Beware the danger of missing the point
by John Wijngaards, Mission Today, Autumn 1997
I HEARD recently that Jesus taught reincarnation. Proof? He called King Herod “that fox”, which proves undeniably that Herod was a fox in a previous life!
The truth is that we can make Scripture say almost anything we like, if we do not read it properly. Even the devil can quote God’s word. What we always have to remember is that we must distinguish between what Scripture wants to teach, and the illustration it uses. The illustrations often reflect contemporary beliefs that are not part of the inspired message.
Why do we need to be so scrupulous when reading Jesus’ words? Because we easily make mistakes by not interpreting Scripture accurately, and even the Church has done this.
Take, for instance, the famous case of Galileo Galilei. This brilliant astronomer, who was also a committed Catholic, discovered that night and day are caused by the earth spinning round its axis and not by the sun travelling round the earth. Theologians disagreed because Jesus says: “You must be like my Father who makes the sun rise over good and bad people alike” (Matthew 5:45). Therefore, they argued, it is the sun which rises, not the earth that turns round.
The theologians were wrong because the point of Jesus’ teaching is that we should not discriminate between people. Like everyone
else in his time, Jesus took for granted that it is the sun that moves and he used this fact by way of illustration. The sad outcome of this misunderstanding was that Galileo was forced in 1633 by Pope Urban VIII to retract his scientific view as a heresy, and that scientists for three and a half centuries lived under a cloud until Pope Paul VI admitted the mistake publicly in 1970, saying in so many words that the Church had been wrong.
Or take the parable of the Good Samaritan. When this model of neighbourly love found the dying man on the side of the road, he “poured oil and wine on his wounds” according to Jesus’ description (Luke 10:34). Did Jesus here recommend a specific medical treatment? In the Middle Ages it was thought so. But the oil and wine were only illustrations and not the point of Jesus’ teaching.
In Luke 17:7-10 Jesus gives the example of a slave who has worked the whole day on the farm and who in the evening is still expected to serve his master before eating a meal himself. “In the same way,” Jesus said, “you must say: ‘We are but ordinary servants’.”
This text and others like it were used to justify the practice of slavery. Even theologians in the Holy Office and Pope Pius IX (1846-1878) fell into this trap. In 1866 the Holy Office, in an instruction signed by Pope Pius IX, declared that it is a question of revealed faith that “slaves can be bought, sold, exchanged or given”. The Gospel was quoted to show that Jesus taught this doctrine!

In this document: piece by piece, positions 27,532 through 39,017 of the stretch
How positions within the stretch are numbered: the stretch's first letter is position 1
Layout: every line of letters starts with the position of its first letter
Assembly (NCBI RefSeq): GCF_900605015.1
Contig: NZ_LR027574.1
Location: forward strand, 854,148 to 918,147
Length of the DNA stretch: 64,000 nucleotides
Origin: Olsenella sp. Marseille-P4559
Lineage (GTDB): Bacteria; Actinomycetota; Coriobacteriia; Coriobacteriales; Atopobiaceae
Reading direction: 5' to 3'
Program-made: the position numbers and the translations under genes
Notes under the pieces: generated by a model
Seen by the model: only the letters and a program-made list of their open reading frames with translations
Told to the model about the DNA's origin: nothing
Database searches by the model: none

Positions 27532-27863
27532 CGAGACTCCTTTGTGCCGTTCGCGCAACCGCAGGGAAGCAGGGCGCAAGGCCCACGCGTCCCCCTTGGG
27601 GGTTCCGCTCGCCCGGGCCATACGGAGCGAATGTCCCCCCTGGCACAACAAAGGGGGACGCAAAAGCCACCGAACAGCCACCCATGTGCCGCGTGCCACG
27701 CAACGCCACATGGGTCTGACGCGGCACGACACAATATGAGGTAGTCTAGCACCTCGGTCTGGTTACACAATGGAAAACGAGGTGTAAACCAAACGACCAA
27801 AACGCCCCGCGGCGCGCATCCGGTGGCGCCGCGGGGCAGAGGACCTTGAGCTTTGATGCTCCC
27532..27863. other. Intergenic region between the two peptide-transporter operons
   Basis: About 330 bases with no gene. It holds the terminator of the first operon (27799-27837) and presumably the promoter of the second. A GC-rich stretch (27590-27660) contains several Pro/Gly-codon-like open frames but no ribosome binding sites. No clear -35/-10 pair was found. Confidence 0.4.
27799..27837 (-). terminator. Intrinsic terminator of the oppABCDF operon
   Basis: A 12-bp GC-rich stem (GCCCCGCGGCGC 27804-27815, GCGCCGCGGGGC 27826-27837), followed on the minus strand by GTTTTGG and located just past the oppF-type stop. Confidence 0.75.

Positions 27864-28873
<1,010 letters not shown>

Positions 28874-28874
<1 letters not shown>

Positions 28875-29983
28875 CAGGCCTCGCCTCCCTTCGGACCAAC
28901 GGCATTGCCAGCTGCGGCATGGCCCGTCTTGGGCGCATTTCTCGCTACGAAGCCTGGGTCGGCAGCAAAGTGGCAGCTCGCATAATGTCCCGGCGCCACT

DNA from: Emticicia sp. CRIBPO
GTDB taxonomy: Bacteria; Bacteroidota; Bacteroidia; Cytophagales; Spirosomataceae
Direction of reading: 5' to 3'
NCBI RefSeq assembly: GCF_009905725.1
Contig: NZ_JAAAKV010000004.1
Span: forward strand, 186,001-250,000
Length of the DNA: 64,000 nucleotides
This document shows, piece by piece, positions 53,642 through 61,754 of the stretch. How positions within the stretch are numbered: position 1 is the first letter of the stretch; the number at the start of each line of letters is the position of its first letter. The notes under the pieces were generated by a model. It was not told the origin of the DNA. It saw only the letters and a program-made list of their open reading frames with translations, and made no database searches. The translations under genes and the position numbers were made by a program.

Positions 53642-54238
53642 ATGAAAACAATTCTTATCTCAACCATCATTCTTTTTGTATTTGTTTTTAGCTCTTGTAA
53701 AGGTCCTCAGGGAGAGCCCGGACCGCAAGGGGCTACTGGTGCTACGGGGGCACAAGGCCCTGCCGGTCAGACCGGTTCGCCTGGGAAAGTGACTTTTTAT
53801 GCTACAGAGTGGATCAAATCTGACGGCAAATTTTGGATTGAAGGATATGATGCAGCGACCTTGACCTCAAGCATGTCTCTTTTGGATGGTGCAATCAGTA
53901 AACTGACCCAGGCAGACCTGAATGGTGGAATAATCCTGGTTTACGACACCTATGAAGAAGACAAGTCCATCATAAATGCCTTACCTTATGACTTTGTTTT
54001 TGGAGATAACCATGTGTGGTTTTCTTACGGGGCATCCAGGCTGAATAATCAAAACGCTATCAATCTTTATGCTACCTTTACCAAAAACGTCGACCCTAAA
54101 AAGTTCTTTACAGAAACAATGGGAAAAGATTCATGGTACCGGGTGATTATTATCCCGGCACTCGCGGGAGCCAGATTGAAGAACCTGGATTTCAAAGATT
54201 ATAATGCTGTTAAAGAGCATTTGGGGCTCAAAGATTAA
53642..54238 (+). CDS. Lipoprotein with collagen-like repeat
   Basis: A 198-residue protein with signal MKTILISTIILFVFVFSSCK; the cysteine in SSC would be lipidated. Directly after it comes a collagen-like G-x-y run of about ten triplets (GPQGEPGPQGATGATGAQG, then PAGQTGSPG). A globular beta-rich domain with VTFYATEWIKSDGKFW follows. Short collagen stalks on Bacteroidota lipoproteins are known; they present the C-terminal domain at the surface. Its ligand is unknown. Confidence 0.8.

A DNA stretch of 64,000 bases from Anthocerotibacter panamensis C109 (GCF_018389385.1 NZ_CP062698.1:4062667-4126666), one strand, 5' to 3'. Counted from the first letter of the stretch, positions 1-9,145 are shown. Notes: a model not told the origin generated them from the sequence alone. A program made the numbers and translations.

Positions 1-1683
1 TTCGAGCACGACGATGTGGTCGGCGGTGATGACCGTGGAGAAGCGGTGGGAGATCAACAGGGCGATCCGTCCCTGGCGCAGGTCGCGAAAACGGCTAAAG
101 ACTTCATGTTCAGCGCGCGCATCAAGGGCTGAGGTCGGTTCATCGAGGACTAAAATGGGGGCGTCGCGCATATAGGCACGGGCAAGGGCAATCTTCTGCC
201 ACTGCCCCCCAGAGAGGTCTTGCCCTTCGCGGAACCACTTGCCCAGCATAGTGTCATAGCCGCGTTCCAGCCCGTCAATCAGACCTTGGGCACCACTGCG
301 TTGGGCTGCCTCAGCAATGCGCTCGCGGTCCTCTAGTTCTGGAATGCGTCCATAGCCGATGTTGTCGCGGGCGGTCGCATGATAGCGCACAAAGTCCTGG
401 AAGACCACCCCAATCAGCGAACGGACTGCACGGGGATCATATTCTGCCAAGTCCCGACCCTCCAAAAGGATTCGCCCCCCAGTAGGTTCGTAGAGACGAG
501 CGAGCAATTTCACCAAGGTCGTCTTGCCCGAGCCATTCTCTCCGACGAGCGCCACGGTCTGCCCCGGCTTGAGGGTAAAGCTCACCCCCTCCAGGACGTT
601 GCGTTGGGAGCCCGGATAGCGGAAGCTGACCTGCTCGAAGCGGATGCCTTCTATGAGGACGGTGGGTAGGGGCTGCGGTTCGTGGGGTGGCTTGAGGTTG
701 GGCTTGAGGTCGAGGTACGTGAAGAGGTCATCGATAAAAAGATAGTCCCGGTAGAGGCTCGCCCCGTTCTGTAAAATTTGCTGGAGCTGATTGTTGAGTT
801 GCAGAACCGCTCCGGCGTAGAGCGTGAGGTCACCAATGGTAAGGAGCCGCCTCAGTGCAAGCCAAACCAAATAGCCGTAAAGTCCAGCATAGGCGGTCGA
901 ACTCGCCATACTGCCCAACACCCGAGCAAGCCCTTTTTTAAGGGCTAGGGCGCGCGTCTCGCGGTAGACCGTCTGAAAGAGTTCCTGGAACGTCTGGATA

Now of course, we read the Gospel better. Already Pope Leo XIII rejected that mistaken interpretation, and Vatican II declares every form of slavery is contrary to God’s mind. Jesus only used slavery as an illustration, as he used a thief breaking in at night (Matthew 24:43) and an unjust steward planning for his future (Luke 16:1-8).
This is rather important for understanding Matthew 18:10 where Jesus seems to be speaking about guardian angels. Some readers have been upset because I wrote, in reply to a reader’s question, that the text does not imply that all of us have a guardian angel.
Speaking about children in danger, Jesus says: “See that you do not despise any of these little ones. Their angels in heaven, I tell you, always stand before my Father in heaven” (Matthew 18:10). Jesus is not teaching here about guardian angels. The point he makes is that God is concerned about children, especially about those who are in trouble. Since at that time people believed that angels pleaded for the innocent before God’s throne, he uses this as an illustration to underline the seriousness of the case. He does not thereby teach that each person has an individual guardian angel.
The idea that we have individual guardian angels was first expressed by Origen (3rd century AD) and St Basil (4th century), and only became an established devotion in the Middle Ages.
People are, obviously, free to have a devotion to guardian angels, but if I am asked (as I was), what we know about guardian angels from Scripture, I have to tell the truth.
As the Vatican Council has clearly expressed (Decree on Ecumenism, No. 11), not all truths we believe are equally certain or equally important. “There is a hierarchy of truths.” This means that there are different levels of belief. Some are important, such as the Trinity, the Incarnation, the Eucharist. If you deny them you are no longer a Catholic. Some are very much down the scale of either certainty or importance. You may believe them or not. Guardian angels fall under this category.
When in the past Christians have gone wrong in interpreting Jesus’ words, it was usually by exaggeration. We have made Jesus say things he did not intend to say.